• Summary
  • Contents
  • Subject index

Without taking a single psychology course, ordinary people learn to understand, predict, and explain one another’s actions, thoughts, and motivations. Many cognitive scientists and philosophers claim that our everyday or folk understanding of mental states constitutes a theory of mind. That theory is widely called folk psychology (sometimes commonsense psychology). The terms in which folk psychology are couched are familiar ones of ‘belief’ and ‘desire,’ ‘hunger,’ ‘pain,’ and so forth. According to many theorists, folk psychology plays a central role in our capacity to predict and explain the behavior of ourselves and of others. This book has two goals: (a) to provide a framework for analyzing folk psychologies, and (b) to describe multiple forms that folk psychologies assume in different cultures.


Are the same types of feelings found in all cultures, does the importance of different emotions vary across cultures, and what sorts of situations are expected to elicit different types of affect?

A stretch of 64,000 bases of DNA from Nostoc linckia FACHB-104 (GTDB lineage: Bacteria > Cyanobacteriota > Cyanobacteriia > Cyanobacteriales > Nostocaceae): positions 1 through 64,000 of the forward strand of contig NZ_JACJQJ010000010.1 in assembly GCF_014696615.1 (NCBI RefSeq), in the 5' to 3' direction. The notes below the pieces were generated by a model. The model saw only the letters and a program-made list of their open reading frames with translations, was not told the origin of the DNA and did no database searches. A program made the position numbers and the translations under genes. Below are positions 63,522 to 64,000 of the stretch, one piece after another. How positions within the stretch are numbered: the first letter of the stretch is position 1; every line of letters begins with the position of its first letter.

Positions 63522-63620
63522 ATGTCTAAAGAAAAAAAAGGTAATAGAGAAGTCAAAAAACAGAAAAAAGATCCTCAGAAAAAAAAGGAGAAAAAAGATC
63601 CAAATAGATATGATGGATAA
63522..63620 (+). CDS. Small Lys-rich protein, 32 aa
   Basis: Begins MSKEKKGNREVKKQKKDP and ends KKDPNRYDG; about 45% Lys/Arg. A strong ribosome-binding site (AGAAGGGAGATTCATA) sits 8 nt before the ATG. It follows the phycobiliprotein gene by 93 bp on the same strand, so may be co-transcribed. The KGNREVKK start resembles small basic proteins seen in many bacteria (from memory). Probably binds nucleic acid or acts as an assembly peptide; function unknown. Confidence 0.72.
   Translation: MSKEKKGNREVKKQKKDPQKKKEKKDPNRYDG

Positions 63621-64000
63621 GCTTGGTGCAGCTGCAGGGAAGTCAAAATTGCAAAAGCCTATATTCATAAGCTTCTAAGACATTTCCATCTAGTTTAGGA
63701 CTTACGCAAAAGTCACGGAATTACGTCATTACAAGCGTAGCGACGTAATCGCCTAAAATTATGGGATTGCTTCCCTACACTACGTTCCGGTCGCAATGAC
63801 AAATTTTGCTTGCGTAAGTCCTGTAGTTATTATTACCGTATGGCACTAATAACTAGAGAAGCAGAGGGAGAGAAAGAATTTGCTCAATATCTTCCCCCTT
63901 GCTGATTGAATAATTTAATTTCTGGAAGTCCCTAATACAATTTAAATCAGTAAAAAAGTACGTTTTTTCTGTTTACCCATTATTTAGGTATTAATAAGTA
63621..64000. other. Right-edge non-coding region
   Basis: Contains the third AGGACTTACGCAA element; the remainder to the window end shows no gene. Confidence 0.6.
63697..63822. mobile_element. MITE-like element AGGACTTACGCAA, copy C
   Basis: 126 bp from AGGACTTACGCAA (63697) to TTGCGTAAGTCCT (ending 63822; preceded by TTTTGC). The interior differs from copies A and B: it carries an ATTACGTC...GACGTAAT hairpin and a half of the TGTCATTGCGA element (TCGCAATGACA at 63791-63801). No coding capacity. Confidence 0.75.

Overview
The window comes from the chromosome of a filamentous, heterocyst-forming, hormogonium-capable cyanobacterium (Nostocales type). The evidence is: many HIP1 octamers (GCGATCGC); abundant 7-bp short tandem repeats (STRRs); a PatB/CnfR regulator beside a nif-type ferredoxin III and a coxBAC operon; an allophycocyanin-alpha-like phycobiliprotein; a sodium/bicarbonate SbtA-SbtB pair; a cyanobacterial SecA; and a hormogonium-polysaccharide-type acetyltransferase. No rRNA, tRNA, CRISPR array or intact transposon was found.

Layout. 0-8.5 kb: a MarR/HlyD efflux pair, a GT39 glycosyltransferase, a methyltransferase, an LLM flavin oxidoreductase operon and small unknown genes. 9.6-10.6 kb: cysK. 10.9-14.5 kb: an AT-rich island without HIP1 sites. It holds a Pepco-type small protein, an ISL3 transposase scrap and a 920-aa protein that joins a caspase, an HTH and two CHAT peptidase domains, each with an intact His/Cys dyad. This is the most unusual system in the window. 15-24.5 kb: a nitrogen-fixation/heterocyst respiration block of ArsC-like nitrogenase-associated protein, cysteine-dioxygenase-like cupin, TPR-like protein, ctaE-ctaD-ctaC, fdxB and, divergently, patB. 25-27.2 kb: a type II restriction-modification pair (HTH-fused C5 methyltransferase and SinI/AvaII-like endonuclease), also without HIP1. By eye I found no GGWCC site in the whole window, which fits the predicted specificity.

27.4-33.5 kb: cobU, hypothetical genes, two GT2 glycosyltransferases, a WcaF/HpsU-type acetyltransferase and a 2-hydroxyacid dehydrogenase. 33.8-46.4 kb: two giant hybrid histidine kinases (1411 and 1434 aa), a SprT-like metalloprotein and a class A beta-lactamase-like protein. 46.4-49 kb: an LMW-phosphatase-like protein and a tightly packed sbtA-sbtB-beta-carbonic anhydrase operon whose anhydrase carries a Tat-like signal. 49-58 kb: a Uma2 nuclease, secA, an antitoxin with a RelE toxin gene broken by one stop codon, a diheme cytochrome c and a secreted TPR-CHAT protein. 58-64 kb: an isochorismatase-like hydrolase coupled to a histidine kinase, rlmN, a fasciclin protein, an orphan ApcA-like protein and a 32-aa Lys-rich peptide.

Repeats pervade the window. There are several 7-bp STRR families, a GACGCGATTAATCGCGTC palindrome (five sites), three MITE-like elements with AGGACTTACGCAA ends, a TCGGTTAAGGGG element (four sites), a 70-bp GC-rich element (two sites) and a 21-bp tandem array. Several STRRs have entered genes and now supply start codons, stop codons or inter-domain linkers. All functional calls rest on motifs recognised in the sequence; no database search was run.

The words emotion, feeling, and affect are used here as synonyms for psychophysical conditions identified by such labels as joy, anger, love, fear, happiness, shame, and the like.

One of the issues about the emotional content of folk psychologies that has attracted the attention of researchers has been the question of whether the different recognized emotions are universal. In other words, are the same emotions found in all cultures? That question is the first issue addressed in the following pages. The second issue is the matter of how cultural teachings help fashion people's emotional ...

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